May 02, 2011
Autodesk’s AEC Media Day 2011 Report
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Susan Smith, Managing Editor
Autodesk AEC headquarters, Waltham, MA
Autodesk’s AEC Media Day 2011 Report
By Susan Smith
At Autodesk’s AEC Media Day 2011 held in Waltham, Mass. in March, the opening discussion revolved around the various Design Suites which now frame Autodesk products. According to Jay Bhatt, senior vice president, AEC Solutions, suites are a simplified way for customers to absorb their technologies. What the Suites are now: plant, building and infrastructure, and are sold in standard, premium and ultimate packages.
All the Revit products – Revit Architecture, Revit MEP, and Revit Structure are being sold in the same suite now. The reason is that there may be a need for a user to explore some of the other Revit tools even if he or she is mainly are an architect, MEP, or structural engineer. According to Autodesk, Revit is being used for concept design now.
The question was asked by executives, If you had it would you use it? Their contention is that most people would at least try the other products in the Suite if given the opportunity.
Autodesk has been working hard at moving away from selling individual “products” to selling “solutions”. That is difficult to do because their flagship AutoCAD by itself is incredibly popular. It doesn’t matter what you put in AutoCAD – 3D and other tools – users rely on AutoCAD for what it was originally intended for – 2D design and documentation.
Current sales reflect what most customers are interested in: collaboration, interoperability, Structural, Civil 3D, MEP and extended BIM.
This event was chock full of information. There was the feeling that executives had lived with the reality of some of these technologies for some time and that the visiting media were catching the thought train after it had been traveling for awhile. There were products that were not fully thought out, but whose promise was definitely appealing. It was unclear at many points in the presentations whether products discussed were currently available, available only on Autodesk Labs or were in the “technology” category which means they haven’t become a product yet.
Upon further investigation, Project Neon is a cloud technology on Labs, some new structural technology shown is in the “technology” phase, and Dasher is in the pilot phase and not on Labs. Topics included BIM for construction, BIM for analysis, the need to get concept energy and analysis data into an existing building, and doing 3D laser scans of buildings to get accurate data of existing conditions. BIM is expanding into water and wastewater and storm systems, management and routing, and analysis tools are built into that portfolio. Navisworks is where the BIM model comes together, and enables people to look at the whole project – create
walkthroughs, analysis, construction, simulation model viewing, clash detection and 4D scheduling.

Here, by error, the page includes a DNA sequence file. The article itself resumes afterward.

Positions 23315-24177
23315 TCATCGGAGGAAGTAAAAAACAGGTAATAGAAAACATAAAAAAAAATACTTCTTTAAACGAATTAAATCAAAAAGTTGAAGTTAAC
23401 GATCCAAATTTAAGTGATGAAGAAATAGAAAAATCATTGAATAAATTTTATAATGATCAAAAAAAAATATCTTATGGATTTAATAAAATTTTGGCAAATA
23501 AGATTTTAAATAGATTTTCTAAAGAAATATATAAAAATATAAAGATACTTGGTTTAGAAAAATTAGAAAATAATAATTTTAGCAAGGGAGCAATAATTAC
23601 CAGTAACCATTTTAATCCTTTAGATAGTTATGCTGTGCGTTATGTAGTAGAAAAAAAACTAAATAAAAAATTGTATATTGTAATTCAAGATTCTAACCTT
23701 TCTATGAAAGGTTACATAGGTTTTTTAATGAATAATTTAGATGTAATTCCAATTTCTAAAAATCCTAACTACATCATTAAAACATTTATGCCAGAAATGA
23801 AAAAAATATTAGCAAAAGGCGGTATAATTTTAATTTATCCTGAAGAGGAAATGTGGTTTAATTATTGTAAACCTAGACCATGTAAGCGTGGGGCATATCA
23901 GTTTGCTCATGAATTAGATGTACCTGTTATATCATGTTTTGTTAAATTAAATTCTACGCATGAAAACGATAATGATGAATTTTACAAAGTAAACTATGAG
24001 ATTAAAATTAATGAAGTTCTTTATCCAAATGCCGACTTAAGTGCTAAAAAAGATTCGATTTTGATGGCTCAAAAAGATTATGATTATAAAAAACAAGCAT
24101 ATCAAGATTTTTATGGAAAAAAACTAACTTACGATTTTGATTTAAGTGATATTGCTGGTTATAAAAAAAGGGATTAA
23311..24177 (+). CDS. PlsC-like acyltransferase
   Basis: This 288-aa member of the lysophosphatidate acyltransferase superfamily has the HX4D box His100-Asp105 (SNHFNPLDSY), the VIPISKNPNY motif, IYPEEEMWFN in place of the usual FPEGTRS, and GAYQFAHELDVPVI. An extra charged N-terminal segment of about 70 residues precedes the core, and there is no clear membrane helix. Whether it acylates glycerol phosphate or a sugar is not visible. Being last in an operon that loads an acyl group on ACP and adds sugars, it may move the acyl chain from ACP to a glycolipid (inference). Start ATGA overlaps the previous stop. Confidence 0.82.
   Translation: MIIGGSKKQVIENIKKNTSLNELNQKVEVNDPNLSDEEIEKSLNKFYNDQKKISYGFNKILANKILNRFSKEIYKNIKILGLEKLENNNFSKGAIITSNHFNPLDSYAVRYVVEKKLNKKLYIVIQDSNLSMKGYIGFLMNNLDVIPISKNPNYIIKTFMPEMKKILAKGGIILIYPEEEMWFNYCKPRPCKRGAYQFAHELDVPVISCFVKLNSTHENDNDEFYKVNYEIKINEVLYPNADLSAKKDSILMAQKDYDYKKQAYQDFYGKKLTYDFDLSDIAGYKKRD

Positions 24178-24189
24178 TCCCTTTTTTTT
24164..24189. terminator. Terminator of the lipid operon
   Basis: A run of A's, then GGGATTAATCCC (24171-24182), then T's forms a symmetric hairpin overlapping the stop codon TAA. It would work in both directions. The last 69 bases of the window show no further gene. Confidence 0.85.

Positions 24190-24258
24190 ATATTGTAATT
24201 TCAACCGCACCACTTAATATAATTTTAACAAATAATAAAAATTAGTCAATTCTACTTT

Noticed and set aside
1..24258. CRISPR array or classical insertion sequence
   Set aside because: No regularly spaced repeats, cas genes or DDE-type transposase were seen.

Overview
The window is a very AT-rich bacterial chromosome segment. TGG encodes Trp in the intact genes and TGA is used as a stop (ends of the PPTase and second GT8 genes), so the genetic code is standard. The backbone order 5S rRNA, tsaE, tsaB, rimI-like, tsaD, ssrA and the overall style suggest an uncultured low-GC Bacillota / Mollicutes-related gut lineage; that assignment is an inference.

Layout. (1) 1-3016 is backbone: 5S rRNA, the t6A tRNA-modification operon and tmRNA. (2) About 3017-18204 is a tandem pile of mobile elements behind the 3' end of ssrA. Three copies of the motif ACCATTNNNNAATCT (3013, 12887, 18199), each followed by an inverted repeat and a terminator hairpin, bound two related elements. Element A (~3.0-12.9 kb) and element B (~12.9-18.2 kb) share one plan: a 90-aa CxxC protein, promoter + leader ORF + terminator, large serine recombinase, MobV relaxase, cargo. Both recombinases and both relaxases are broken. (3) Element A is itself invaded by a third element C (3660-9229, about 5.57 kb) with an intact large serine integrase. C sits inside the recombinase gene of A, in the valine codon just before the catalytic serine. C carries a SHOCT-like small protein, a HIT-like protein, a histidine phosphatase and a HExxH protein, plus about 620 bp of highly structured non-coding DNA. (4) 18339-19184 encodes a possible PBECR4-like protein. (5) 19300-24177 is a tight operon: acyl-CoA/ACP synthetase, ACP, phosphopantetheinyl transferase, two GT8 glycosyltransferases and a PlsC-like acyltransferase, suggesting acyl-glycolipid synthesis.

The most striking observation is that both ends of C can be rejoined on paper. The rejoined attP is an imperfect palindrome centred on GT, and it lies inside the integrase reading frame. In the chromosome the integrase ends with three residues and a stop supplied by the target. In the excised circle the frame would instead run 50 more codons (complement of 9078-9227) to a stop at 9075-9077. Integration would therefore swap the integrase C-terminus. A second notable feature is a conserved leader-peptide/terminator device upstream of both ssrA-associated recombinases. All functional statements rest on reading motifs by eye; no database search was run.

BIM 360 is a new tool to be available in May “to provide AEC project teams with a view of their project wherever they are.” The entire AEC collaboration data solution includes BIM 360, Vault, and Buzzsaw.
Building Design Suite 2012 - Revit Architecture
Why introduce the new Design Suites?
Richard Harper, senior director of marketing, AEC Business, talked about the reason for the Design Suite approach. Autodesk did search studies across all their primary markets in multiple countries to settle on this strategy.
Suites promise customers:
The idea behind the Suites is to provide better access to technologies to deliver improved compatibility and workflows, so customers can move between products easily. All the Revits are in one box and the products are delivered on USB sticks instead of DVDs. The IT or CAD manager can decide by buying a portfolio of suites which desktops he wants to manage with what products. According to Autodesk, a customer using two or more products is going to see a great deal of benefit.
Autodesk Design Suites include focus on Plant, Building and Infrastructure.
They come in the following formats:
Collaboration and data management in AEC
Rick Rundell, senior director AEC Strategic Technology, said “Our vision is to provide AEC project teams with a view of their project wherever they are,” as projects are becoming more complex with more global distribution.
The answer to this problem is Autodesk’s new BIM 360, which is a data management system with the heart of Autodesk Vault.
Customers said they need the following:
What Autodesk BIM 360 offers is integration with the following: AutoCAD, AutoCAD Civil 3D, Autodesk Navisworks, Autodesk Revit applications and Buzzsaw cloud. With BIM 360, Autodesk has integrated Vault and Buzzsaw so that you can use it with people outside your firewall as well as those within it.
Features of BIM 360 include:
Building Design Suite – AutoCAD Structural Detailing
A lot of the information given about analysis used Civil 3D examples, probably because that product has grown in popularity over the past couple of years. Storm and wastewater is part of the Design Suite, and Civil 3D users can exchange information with storm and sanitary analysis to extend analysis.
New analysis capabilities in the Suites include Navisworks, which can be extended into construction sequencing – which is the ability to view your construction project in a new way – the Gantt view. For “what if” analysis you can pick it up and move it. It is not locked down to what came in from Microsoft Project or Primavera.
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-- Susan Smith, AECCafe.com Managing Editor.
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